Mounting Pressure

On the cusp of Training Camp Eve, the players will be snuggled in their Residence Inn beds while visions of wins and a sixth Lombardi Trophy dances in their heads. Parcells with his whistle and Jones addressing the Cap, will all settle in for an intense and crucial Camp. With the Christmas version of football upon us, what's to expect? Allow me to take a couple cuts at the 2005 prognostication fastballs headed our way.

My assessments of the offense will be quick and painless. Bottom line, with the possible exception of right tackle, I have neither great expectations nor concerns. How's that for getting out on the limb? Regardless of which one, keeping Drew upright is Priority #1. The front side (throwing hand) pressure has to be minimized, and I have faith the Cowboys will unearth an answer prior to the Oxnard tents folding.

In a word, the Cowboys' offense will be "methodical."

No flash. No glitz. No glamour. The garden variety three yards and a cloud of plastic and tire rubber. Ball control. Clock eaters. Move the chains. Other than No. 21, there is no "wow" to this unit. If you're expecting the '99 Rams or Barnum & Bailey, you're in for a long season. Expect offensive football portrayed in the Meadowlands circa early 1990's. Substitute Witten for Bavaro, and there you have it.

OK, enough of the offense and onto the theme which dictates and sets the tone for the entire 2005 season. Pressure. It's all about pressure. Nothing more; nothing less. Two, specific forms of pressure. Those being getting after the opposition QB and human blood pressure. Huh? Let's examine.

We'll all consent money and attentions were thrown at the defensive side of the ball during the off-season. While it wasn't my coin, I'm certainly looking for a return on investment, and if I am, can you imagine the expectations in the Owner's suite? Be it veteran savvy or youthful exuberance, our front seven, and occasionally, a member of the secondary, must find their way into the opposition's pocket and backfield. Without continuous and sustained pressure, I suggest an early call to your health provider.

Try this one on for size. 3-4? 4-3? Who cares?! This is the most talked-about and overrated concern heading into the 2005 campaign. Are we really worried about the scheme, or does the core concern rest in the results? If not gravitating towards the latter, let me suggest a change of focus. I could care less what they contrive and implement. The only thing I want to see running is the opposition QB. For his proverbial life.

Pressure leads directly to mistakes, and the lack of forced errors have created a drought of epidemic proportions over the last five years. Save your 2003 #1 defensive ranking argument for someone more gullible. Smoke and mirrors. This pressure concern can be summarized in one 2004 play. I ask you "is Donovan McNabb still on the loose?" At last count, his Monday night scramble is now up to 8 months and counting. All the King's horses and all the King's men...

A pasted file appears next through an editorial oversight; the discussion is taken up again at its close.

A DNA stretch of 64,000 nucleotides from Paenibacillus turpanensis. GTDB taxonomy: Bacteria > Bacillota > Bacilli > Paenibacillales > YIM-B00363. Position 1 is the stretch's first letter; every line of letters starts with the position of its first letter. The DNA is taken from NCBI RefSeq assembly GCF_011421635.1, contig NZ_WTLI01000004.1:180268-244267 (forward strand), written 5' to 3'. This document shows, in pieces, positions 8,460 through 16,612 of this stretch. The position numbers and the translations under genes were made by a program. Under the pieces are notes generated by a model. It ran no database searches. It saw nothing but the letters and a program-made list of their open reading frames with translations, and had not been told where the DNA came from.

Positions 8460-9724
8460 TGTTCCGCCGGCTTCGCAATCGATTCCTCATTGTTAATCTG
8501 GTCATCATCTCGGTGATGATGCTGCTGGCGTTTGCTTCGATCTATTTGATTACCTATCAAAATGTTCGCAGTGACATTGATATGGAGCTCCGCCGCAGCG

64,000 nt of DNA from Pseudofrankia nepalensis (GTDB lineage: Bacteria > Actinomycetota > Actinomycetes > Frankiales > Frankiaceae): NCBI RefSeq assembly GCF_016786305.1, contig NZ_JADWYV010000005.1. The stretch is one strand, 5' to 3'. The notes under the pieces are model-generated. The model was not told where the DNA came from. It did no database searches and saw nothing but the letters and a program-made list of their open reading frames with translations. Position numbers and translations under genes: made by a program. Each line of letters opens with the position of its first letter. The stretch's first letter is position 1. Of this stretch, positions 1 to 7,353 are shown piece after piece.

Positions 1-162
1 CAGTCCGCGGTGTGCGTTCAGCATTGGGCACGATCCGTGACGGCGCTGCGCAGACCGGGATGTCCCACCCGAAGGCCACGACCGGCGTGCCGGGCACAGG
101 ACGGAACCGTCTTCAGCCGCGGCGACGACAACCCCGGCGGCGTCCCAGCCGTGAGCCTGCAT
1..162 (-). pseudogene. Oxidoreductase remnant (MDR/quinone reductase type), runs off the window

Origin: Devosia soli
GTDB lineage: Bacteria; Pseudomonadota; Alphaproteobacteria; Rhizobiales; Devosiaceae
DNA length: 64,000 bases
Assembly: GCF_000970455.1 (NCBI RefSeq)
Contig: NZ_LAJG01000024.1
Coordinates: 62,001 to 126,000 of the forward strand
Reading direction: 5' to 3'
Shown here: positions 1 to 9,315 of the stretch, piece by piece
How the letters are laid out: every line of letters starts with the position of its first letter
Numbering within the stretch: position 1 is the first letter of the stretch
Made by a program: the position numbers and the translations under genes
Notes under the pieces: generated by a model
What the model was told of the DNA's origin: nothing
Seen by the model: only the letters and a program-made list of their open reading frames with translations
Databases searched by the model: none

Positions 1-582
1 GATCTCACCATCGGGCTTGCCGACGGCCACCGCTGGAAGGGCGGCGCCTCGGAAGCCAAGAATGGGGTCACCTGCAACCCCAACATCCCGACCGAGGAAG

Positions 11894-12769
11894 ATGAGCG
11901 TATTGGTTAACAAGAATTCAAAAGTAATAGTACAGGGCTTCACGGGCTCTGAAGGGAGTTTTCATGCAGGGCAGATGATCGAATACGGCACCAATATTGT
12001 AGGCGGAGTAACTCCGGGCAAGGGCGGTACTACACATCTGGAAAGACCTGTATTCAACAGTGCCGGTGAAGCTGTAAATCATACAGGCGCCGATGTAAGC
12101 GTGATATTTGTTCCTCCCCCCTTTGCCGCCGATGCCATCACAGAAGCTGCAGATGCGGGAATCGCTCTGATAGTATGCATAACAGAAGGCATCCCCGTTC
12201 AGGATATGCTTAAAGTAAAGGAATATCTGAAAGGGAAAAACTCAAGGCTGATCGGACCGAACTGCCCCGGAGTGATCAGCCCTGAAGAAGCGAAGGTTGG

Was there a more humiliating and manifest moment during last season?

Do your own math. Once you get to 5-Mississippi, you've got major problems. Separation and coverage breakdowns surface, passing lanes open, and running alleys go from cobblestone to freeway in a hurry. Not getting to and grounding the QB leads to the most unpleasant of secondary monikers. Toast. Burnt toast. They get exposed, but the problems originated up front. No pressure; no capitalistic opportunities.

It's all about forced errors and take-a-ways. Turnover differential and field position is the name of the game, and they'll outright determine most contests.

All of which leads to blood pressure. Check your pulse. You heard me. Check it. Now install this……..3-4. Parcells' baby. All eyes will be watching, evaluating and critiquing. Reduce these thoughts to stone right now. There will be mistakes and many of them. The sooner you accept it, the more tolerant you'll be. Youth, in and of itself, denotes growing pains. I wouldn't be holding my "perfection sought" breath through September and early October. No season is ever won in September and October, but it sure can be lost that early. I, along with the entire Cowboys' Nation, will pray for progress and success, but what happens in the absence of either?

What type of New Jersey stubbornness will we see? The same passed off rhetoric we heard when the Drew Henson cry went out? Parcells belting out, "We're still in it." Will heels be dug in with boasts of "By golly, this is my system, and I'll be damned if it won't work," be heard or will the head coach have the ability and courageousness to admit "this was a mistake." And herein rests the future of Bill Parcells. Flexibility or lack thereof.

The experiment is not going to work for every team trying to make the defensive conversion.

I can only hope this coaching staff isn't operating on an all-or-nothing proposition. The answer to success is a blended approach, and this should ring clarity in all the ears of those panicked about Greg Ellis and La'Roi Glover. Breathe people. As in 3-4 and 4-3. Combination. Mix it up. Keep offensive coordinators sleepless and guessing while at the same time keeping your personnel fresh. Isn't keeping opposition offenses off balance our most effective plan of attack?

Cardiologists in the Metroplex and across the Cowboys' Nation, get ready. Those that play the market, pony up all the Pfizer and Merck stock you can muster as blood pressure levels are predestined to soar. I'm not into predictions, so as it relates to "pressure," I'm not siding with one outcome or the other. However, I'm doing my best public service and Good Samaritan duty of informing you to be, like a good Boy Scout, PREPARED.

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